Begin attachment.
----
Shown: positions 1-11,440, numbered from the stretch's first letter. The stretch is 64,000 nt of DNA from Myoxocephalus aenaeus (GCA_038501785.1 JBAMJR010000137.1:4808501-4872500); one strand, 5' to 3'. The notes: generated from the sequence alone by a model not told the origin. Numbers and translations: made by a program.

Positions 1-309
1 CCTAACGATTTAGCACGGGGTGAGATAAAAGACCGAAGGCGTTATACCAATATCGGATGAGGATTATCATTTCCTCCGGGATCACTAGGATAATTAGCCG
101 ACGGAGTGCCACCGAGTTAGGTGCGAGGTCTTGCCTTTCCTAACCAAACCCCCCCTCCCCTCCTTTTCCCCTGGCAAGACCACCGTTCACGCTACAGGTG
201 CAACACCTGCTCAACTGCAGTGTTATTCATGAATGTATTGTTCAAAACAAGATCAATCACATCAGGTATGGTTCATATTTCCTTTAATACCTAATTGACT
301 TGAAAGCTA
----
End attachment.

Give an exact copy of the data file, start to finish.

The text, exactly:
Shown: positions 1-11,440, numbered from the stretch's first letter. The stretch is 64,000 nt of DNA from Myoxocephalus aenaeus (GCA_038501785.1 JBAMJR010000137.1:4808501-4872500); one strand, 5' to 3'. The notes: generated from the sequence alone by a model not told the origin. Numbers and translations: made by a program.

Positions 1-309
1 CCTAACGATTTAGCACGGGGTGAGATAAAAGACCGAAGGCGTTATACCAATATCGGATGAGGATTATCATTTCCTCCGGGATCACTAGGATAATTAGCCG
101 ACGGAGTGCCACCGAGTTAGGTGCGAGGTCTTGCCTTTCCTAACCAAACCCCCCCTCCCCTCCTTTTCCCCTGGCAAGACCACCGTTCACGCTACAGGTG
201 CAACACCTGCTCAACTGCAGTGTTATTCATGAATGTATTGTTCAAAACAAGATCAATCACATCAGGTATGGTTCATATTTCCTTTAATACCTAATTGACT
301 TGAAAGCTA